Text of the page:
• Politico has a story about how Trump's new "leadership" political action committee Save America is using the Georgia run-off elections to solicit political contributions for the two Republican Senate candidates, David Perdue and Kelly Loeffler But in reality 75% of the money is kept by Save America (which Trump can use for basically anything he wants) while 25% goes to the Republican National Committee.  Although the RNC is making a sizable contribution to the two Senate candidates, none of the money Save America is passing along to the RNC has to be spent on the race.
  • Today, Senate Majority Leader Mitch McConnell took to the floor to congratulate President-Elect Joe Biden and Vice President-Elect Kamala Harris.  It would be nice too if McConnell would disavow the election fraud nonsense Trump is peddling to his most gullible supporters, but I won't hold my breath on that happening.
  • President Trump is angry that the investigation into Hunter Biden possibly not paying taxes on $400,000 in income was, per Justice Department policy, kept under wraps by Attorney General  Bill Barr until after the 2020 election.  Of course, Trump himself benefited from that very same policy in 2016 when it was not revealed until after the election that his campaign was under investigation for its many contacts with Russia relating to the election.
  • Of course, Bill Barr doing the right thing doesn't wipe out all the dishonest and disreputable things he did as Attorney General, maybe the most serious one being how he held on to the Mueller Report for weeks so he could lie to the American public about what was in it.

Monday, December 14, 2020

Ivanka and Jared to Relocate to Florida as Rumors Swirl About Ivanka Running for U.S. Senate

CNN reports:

Ivanka Trump and Jared Kushner are currently in the final stages of purchasing a plot of land in an exclusive enclave nicknamed "billionaire bunker," near Miami Beach, Florida, according to a source familiar with the transaction.

The lot, which is just shy of two acres and sits on Biscayne Bay, was listed at $31.8 million and the couple offered somewhere in the range of $28-30 million, the source said. The sale

Ivanka Trump

is pending under contract, meaning the buyer's offer has been accepted by the seller, who happens to be legendary Spanish crooner Julio Iglesias.

A spokesperson for Trump declined CNN's request for comment on the transaction.


The dollar amount is stunning, but comparable to the other 29 estates and 11 lots that make up Indian Creek Island, an ultra-private "village," as one local real estate expert describes the area.

"(Indian Creek Island) is one of Miami's most private and sought after neighborhoods, frequented by high net-worth individuals seeking privacy," said Dora Puig, who has during her career sold more than $3 billion worth of real estate and is the owner of a luxury boutique brokerage in the area. (Puig was not involved in the sale or purchase of the Trump-Kushner transaction.)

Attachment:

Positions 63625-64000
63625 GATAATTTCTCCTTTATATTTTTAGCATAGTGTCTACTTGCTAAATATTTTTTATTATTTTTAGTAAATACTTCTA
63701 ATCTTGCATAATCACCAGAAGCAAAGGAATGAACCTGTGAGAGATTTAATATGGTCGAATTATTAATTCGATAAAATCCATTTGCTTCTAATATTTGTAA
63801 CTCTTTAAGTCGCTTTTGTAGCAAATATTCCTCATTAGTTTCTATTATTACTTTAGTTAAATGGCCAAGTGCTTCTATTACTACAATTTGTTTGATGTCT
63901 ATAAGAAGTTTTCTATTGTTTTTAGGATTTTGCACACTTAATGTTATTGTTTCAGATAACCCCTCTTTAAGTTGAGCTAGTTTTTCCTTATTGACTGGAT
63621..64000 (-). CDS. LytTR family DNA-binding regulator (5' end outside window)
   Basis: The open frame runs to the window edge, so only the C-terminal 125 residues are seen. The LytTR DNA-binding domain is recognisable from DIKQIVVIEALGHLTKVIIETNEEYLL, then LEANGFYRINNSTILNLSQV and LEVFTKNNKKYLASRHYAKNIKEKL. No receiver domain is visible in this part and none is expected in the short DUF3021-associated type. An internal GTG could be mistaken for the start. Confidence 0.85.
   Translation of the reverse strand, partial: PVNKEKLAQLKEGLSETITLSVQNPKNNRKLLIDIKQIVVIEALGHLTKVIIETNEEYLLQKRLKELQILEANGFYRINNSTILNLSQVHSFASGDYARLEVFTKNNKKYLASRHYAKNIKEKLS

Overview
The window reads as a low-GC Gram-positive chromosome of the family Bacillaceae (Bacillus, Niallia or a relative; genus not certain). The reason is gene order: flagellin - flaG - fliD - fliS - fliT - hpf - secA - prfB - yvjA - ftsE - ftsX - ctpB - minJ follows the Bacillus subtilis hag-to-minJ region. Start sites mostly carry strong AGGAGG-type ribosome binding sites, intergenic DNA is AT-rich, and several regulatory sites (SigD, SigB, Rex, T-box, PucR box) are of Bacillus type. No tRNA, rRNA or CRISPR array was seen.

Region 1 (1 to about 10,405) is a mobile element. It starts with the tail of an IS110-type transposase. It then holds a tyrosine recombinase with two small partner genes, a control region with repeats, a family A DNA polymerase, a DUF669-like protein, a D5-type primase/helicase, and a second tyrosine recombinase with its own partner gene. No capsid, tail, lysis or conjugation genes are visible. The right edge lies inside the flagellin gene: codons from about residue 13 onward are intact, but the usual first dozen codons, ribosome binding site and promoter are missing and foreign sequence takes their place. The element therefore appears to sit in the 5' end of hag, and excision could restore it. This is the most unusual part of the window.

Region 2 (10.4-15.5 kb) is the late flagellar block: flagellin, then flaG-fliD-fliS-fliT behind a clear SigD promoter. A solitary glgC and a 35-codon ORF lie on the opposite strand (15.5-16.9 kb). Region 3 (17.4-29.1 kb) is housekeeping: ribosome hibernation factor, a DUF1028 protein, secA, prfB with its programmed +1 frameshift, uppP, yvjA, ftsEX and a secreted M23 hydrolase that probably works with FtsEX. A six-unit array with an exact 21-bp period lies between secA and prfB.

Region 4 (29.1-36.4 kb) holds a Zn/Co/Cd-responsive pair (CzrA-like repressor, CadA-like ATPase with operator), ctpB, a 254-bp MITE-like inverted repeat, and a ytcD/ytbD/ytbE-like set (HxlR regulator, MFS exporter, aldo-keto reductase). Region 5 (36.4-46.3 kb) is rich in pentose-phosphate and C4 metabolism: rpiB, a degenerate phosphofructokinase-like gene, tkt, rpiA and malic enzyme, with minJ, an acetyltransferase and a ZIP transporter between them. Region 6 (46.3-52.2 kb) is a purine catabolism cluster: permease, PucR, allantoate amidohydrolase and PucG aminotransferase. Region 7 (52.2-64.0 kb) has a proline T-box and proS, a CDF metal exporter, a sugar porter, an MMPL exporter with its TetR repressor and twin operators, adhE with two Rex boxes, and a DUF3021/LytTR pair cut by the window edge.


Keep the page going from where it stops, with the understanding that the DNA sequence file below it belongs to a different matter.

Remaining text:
It turns out that the move might coincide with Ivanka's interest in running for political office.  The article continues:

Ivanka definitely has political ambitions, no question about it," the source told CNN. "She wants to run for something, but that still needs to be figured out."

Putting down roots in Florida is certainly a first step.

"Assuming she's not interested in a low-profile political office, that would leave the United States Senate as a possibility," said Adam C. Smith, former Tampa Bay Times political editor and now consultant with Mercury Public Affairs. "Marco Rubio is up for reelection in 2022 and is expected to run again. But I wouldn't think Rubio would deter her if she wanted to run. The last time Marco Rubio ran against a Trump in Florida, in the 2016 presidential primary, Rubio was crushed by 19 percentage points."

"Normally, you'd expect a credible candidate for US Senate to spend years building a political and financial network, but those normal rules would not apply to Ivanka," he said. "I think she'd be the immediate frontrunner if she ran for US Senate against Rubio, given her father's popularity in the Sunshine State."

That Ivanka would even consider running statewide in Florida as a Republican shows how conservative ideas and principles are no longer central to the Trump-dominated GOP.  While living in New York City, Jared and Ivanka were considered liberals who gave to liberal causes and supported Democratic candidates.  It wasn't until October 22, 2018 that Ivanka and Jared switched their party registration from Democrat to Republican. 

I just don't buy Mr. Smith's assumption that Ivanka, or any other of  Donald Trump's intellectually and ethically-challenged children, are going to be able to assume his popularity within the party.   While Florida Democrats no doubt would love to see Ivanka win the nomination over Rubio, I doubt it would happen.  Still it would be fun watching Rubio battle it out with Ivanka.  Rubio, after all, made a deliberate choice after 2016 to sell out his political soul to go all in on Donald Trump, thinking it would earn him some loyalty.   Who knew "loyalty" with Trump was a one-way street?  Pretty much everyone.

OOP's short takes:

  • Monday was the first day of the distribution of the Covid-19 vaccine. Finally, light at the end of the tunnel.
  • Monday also is the day the Electors cast their vote for President.  Biden won three states - Arizona, Wisconsin and Georgia - by a combined 43,000 votes.  If Trump had won those states, then the electoral college vote would be 269-269.  With no candidate having a majority, the U.S. House of Representatives, voting by delegation, would have picked the President.  Given the Republicans have a majority of delegations, that would have meant a second term of President Trump. 
  • Politico has an excellent article on the Jerry Falwell, Jr.'s use of millions of dollars in Liberty University funds for what appears political activity.  Liberty is a 501(c)(3) non-profit religious and education.  While it's often a gray area in terms of what is political,  501(c)(3) non-profit organizations cannot be engaged in politics.